In Glasgow and in Washington, D.C., Climate Failure Is Not an Option

The stakes are high. But so is the opportunity.

A message to world leaders on New Brighton Beach in Merseyside, England.

Christopher Furlong/Getty Images

We’ve entered the most critical weeks yet in the most important year to date for determining whether this generation confronts the climate crisis in time to avert global catastrophe and build a healthier, more equitable, and more promising world.

It’s a moment of opportunity we dare not squander.

Global climate talks next month in Glasgow offer the best chance yet for global action to move beyond fossil fuels and deforestation quickly enough to stem the worst consequences of climate change.

And the ability of the United States to help lead at Glasgow depends largely on congressional agreement to enact the robust climate initiatives President Biden has called for in the Build Back Better agenda. As an October 31 decision point looms in Congress, the fate of the agenda hangs very much in the balance and, with it, the fate of our future.

With stakes this high, and time this short, failure is not an option—in Washington, D.C., or in Glasgow. Congress must pass the commonsense investments we need to clean up our dirty power plants, speed the shift to electric cars and trucks, and cap the abandoned oil and gas wells that threaten our communities.

Biden must go to Glasgow positioned to shore up global faith in U.S. climate commitments, restore trust among U.S. partners, and lead, by example, in the climate fight.

And the nations of the world—especially the United States, China, India, Russia, and other large greenhouse gas emitters—must deliver on the climate action the crisis demands.

Youth climate activists take the stage to demand world leaders commit to more ambitious action at COP25 in Madrid, December 11, 2019.

UN Photo

We know what success at Glasgow will require: ambitious global commitments to cut carbon pollution and other greenhouse gases—quickly and at scale; funds and policies that ensure access to the finance and technology developing countries need to embrace clean energy and protect people on the frontlines of climate hazard and harm; and effective measures and mechanisms to hold ourselves and each other to account for making good on the Glasgow pledges.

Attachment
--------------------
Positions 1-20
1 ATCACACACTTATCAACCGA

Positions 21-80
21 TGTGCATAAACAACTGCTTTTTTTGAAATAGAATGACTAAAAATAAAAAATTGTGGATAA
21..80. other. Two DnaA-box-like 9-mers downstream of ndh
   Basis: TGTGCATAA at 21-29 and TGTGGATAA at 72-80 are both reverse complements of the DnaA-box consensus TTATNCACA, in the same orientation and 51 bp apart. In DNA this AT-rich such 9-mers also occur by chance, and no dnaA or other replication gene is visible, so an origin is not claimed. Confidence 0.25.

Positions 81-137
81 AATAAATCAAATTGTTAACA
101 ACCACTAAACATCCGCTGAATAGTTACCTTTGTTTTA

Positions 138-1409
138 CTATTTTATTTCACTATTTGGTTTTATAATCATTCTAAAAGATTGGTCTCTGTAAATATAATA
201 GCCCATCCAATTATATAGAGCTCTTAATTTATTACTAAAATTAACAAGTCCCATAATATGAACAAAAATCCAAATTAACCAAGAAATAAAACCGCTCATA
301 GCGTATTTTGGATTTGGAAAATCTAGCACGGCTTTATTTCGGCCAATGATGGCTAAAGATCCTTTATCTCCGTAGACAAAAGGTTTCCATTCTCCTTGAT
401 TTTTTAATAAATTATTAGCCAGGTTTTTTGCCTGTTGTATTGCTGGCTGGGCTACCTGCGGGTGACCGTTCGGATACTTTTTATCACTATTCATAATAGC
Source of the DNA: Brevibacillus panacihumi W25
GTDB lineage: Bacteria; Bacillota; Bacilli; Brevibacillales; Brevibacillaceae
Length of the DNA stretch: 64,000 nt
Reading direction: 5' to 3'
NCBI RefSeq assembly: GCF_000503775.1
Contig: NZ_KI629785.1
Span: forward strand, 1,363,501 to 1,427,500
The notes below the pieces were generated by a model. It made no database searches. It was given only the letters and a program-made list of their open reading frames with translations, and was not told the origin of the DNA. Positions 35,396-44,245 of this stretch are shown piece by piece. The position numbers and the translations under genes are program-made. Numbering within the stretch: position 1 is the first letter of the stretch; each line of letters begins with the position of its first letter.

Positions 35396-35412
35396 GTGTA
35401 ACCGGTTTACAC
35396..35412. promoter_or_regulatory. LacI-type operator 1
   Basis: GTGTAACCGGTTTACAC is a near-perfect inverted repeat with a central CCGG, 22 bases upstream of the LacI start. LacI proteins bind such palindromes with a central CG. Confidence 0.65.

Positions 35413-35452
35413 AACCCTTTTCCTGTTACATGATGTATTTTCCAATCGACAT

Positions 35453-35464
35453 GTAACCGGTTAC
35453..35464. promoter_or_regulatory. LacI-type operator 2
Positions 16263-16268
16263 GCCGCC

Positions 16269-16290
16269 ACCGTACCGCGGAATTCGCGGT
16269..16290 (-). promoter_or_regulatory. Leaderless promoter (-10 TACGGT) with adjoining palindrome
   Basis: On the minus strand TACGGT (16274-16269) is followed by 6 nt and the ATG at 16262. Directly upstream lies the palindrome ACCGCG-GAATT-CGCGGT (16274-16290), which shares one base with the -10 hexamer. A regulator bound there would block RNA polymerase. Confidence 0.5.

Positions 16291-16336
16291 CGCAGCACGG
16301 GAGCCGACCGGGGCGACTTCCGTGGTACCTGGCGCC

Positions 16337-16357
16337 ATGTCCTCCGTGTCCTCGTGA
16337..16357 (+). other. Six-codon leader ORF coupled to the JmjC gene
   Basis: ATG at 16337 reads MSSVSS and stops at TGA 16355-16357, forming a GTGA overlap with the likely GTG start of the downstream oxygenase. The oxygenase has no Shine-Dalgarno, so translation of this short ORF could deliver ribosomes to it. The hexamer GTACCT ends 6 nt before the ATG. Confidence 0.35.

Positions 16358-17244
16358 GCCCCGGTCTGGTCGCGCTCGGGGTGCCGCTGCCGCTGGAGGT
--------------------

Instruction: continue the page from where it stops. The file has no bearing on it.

We know, also, what coming up short would look like, because we’re coming up short right now.

We need to limit global warming to 1.5 degrees Celsius, or 2.7 degrees Fahrenheit, above preindustrial levels, to prevent the climate crisis from boiling over into catastrophe. That means cutting the carbon pollution from burning fossil fuels roughly in half by 2030, compared to 2010 levels.

Instead, we’re on track, globally, to increase carbon pollution and other greenhouse gas emissions by 16 percent by 2030, even if countries live up to their existing commitments. That level of emissions is in line with 2.7 degrees Celsius, or nearly 5 degrees Fahrenheit, of warming, a level that would cause certain climate calamity worldwide.

The United States and other major emitters must lead the world in closing that gap.

Biden has pledged to cut U.S. carbon pollution and other greenhouse gas emissions by 50 percent to 52 percent, compared to 2005 levels, by 2030. It’s an ambitious but achievable goal that would deliver $150 billion in public health and environmental benefits while raising annual U.S. economic output more than $500 billion by 2030.

To get it done, Biden has called for clean energy investments in his Build Back Better agenda. It’s up to congressional leaders now to enact this grand strategy to cut carbon pollution, create jobs, and drive equitable recovery, at a moment when we must urgently do all three.

President Biden speaking on the Build Back Better agenda at the International Union of Operating Engineers Local 324 in Howell, Michigan, October 5, 2021.

Elaine Cromie/Getty Images

Other developed nations have pledged to cut carbon pollution as well, but the United States and its wealthy partners will need to strengthen their commitment for the world to get on track for limiting warming to 1.5 degrees Celsius.

The 27-nation European Union, for example, has pledged to cut carbon emissions by 55 percent by 2030, compared to 1990 levels. That’s roughly equivalent to a 51 percent reduction, relative to the 2005 year that the United States uses as a base.

Japan has pledged to cut carbon emissions by 44 percent to 48 percent by 2030, compared to 2005 levels. That’s an improvement over past commitments, but Glasgow is Japan’s chance to join with other leading economies in pledging cuts of 50 percent or more by decade’s end.

Canada has pledged to cut its emissions by 45 percent, relative to 2005 levels, and Australia is committed to a 28 percent cut.

Again, wealthy countries have a long way to go, as do others among the world’s largest-emitting nations.